By CLINT FOSTER
When the Mineral Wells Police Department was called to assist the city’s code enforcement and inspections department at a house Tuesday afternoon, they discovered a lot more than they originally expected.
Police received a call around 3 p.m. to assist code enforcement, who were looking into a residence with some property order maintenance issues and a possible breach of public utilities. Upon arrival, police reported a “tremendous amount of unkempt debris” at the property. They found a woman inside the home who did not give her name and claimed to have no forms of identification.
Before long, the owner of the property showed up and informed police that no one was supposed to be there, evident by “no trespassing” signs posted around the area, according to a police spokesperson.
Police found out the woman, now identified as a trespasser, was Melinda Smith, a 35-year-old from Mineral Wells who had an outstanding parole warrant and an offense of failure to identify a fugitive. Smith was arrested and booked into Palo Pinto County Jail.
With Smith arrested, police and code enforcement continued to investigate the property.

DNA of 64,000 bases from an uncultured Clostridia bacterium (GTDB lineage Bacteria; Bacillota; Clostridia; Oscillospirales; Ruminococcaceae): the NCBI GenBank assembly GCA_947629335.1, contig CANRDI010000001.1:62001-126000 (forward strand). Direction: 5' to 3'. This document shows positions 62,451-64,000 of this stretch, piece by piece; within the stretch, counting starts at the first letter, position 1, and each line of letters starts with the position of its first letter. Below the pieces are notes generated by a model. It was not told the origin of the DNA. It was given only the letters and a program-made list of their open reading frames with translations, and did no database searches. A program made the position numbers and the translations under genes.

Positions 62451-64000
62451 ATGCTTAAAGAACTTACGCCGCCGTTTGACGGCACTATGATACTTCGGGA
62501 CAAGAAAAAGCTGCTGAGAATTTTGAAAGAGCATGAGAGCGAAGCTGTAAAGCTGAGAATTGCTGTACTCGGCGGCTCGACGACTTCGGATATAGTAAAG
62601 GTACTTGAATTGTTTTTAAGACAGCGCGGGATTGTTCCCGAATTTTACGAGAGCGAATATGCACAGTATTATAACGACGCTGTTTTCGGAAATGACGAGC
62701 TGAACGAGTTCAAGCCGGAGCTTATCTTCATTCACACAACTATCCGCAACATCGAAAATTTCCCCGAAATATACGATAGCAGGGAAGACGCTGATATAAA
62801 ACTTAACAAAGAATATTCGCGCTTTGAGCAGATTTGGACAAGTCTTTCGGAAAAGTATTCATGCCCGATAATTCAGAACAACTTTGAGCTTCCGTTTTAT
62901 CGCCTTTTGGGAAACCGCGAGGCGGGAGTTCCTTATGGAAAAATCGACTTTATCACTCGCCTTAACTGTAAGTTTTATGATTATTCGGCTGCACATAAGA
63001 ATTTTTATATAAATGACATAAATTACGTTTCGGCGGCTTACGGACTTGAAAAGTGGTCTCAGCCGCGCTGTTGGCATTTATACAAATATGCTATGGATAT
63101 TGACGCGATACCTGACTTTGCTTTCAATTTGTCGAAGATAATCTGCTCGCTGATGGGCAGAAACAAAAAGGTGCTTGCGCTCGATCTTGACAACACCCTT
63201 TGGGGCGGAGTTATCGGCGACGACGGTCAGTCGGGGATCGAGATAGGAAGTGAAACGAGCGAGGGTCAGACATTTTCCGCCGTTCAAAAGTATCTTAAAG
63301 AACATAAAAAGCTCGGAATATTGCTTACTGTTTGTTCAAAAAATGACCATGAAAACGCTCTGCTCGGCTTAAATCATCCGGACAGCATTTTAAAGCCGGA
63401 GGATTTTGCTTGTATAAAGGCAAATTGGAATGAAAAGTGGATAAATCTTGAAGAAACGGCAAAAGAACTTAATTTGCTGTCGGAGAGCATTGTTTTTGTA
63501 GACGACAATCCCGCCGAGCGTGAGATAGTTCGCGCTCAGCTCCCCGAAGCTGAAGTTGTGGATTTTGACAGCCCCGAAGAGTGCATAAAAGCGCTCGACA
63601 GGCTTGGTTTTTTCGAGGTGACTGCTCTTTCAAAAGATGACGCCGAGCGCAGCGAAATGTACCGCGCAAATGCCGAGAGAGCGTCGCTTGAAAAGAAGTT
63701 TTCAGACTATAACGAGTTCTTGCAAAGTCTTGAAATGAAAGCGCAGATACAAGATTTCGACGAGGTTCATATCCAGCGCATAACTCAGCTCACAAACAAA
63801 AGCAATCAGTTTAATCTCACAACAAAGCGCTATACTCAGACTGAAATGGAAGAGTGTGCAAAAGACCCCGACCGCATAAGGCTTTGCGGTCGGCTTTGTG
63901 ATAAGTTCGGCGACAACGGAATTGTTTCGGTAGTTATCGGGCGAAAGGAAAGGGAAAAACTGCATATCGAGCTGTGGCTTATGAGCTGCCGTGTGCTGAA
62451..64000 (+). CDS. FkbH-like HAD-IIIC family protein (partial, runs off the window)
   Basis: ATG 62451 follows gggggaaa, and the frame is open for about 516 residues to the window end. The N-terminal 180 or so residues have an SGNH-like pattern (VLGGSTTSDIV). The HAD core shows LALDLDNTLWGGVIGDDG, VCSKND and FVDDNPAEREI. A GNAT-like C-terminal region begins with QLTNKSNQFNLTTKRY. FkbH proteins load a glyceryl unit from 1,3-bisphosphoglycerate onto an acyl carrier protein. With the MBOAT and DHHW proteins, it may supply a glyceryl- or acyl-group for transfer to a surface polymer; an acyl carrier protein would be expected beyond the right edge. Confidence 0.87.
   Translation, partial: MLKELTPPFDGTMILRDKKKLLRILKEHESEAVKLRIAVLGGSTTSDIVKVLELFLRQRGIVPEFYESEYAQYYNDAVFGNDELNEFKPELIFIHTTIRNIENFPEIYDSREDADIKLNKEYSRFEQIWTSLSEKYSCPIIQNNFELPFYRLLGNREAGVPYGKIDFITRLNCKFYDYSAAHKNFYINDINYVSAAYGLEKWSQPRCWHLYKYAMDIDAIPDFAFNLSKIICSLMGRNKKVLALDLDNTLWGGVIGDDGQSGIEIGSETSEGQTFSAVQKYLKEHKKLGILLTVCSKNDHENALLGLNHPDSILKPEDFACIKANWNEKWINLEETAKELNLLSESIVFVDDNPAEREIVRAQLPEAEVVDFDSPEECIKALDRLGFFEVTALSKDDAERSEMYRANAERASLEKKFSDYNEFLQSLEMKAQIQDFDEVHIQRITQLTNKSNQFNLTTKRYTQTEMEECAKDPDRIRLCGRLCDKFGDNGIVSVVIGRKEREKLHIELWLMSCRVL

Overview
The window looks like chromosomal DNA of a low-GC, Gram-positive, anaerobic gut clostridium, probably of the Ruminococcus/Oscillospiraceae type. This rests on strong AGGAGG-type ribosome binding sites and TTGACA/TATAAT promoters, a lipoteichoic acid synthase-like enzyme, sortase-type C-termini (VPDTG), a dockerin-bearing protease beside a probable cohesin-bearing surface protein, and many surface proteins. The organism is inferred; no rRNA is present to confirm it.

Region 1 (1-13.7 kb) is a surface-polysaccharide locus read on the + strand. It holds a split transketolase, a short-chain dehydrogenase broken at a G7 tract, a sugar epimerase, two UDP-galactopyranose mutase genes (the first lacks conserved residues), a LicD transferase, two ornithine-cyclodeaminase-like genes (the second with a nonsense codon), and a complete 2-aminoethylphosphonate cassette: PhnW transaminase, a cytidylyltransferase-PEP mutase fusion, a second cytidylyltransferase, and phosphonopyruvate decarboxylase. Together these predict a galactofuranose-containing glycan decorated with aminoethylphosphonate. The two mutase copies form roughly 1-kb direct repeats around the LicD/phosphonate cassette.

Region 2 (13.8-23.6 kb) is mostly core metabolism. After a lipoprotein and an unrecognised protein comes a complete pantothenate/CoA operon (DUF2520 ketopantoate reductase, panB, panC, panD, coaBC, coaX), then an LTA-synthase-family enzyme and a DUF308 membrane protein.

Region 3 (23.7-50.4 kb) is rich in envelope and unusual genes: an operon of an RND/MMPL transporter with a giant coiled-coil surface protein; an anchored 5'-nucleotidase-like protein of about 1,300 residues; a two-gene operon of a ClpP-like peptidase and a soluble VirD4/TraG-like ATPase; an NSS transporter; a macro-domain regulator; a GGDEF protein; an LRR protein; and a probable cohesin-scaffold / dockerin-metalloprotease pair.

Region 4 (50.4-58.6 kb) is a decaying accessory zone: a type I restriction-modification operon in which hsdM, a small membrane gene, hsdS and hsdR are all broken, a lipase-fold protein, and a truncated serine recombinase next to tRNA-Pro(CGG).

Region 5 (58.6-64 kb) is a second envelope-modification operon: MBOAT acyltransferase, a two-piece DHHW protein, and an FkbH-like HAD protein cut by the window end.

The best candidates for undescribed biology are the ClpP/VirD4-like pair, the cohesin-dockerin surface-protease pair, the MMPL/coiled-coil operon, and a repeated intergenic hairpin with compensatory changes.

Officials noticed that the power had been disconnected, but the house still had running water – although the water department said that utility was supposed to be shut off.
According to police, when they removed the utility access cover – where the water meter had been removed because the bill was not being paid – lo and behold, they discovered unknown subjects had manufactured a water-tap bypass of sorts connecting the city’s main line to the feed line that went inside the house.
Police showed the Index a photo of the creative bypass, which will be processed as evidence. It was a jimmy-rigged combination of duct tape, two faucet heads and various other pipes and, even, welding.
Perhaps the Super Mario Brothers couldn’t have come up with this creation.
Police explained that making such a bypass to steal water is actually a felony charge. But stealing the water was not the only issue at hand.
“Of particular concern, given the shortages of water, [was] this little makeshift bypass splice device was leaking profusely and had saturated the ground all around the access cover,” Mineral Wells Police Chief Dean Sullivan said.
Sullivan said detectives and code enforcement are currently working to determine whether additional charges should be placed on Smith for stealing the water or if someone else was responsible. Police are seeking one or two other individuals who were likely involved.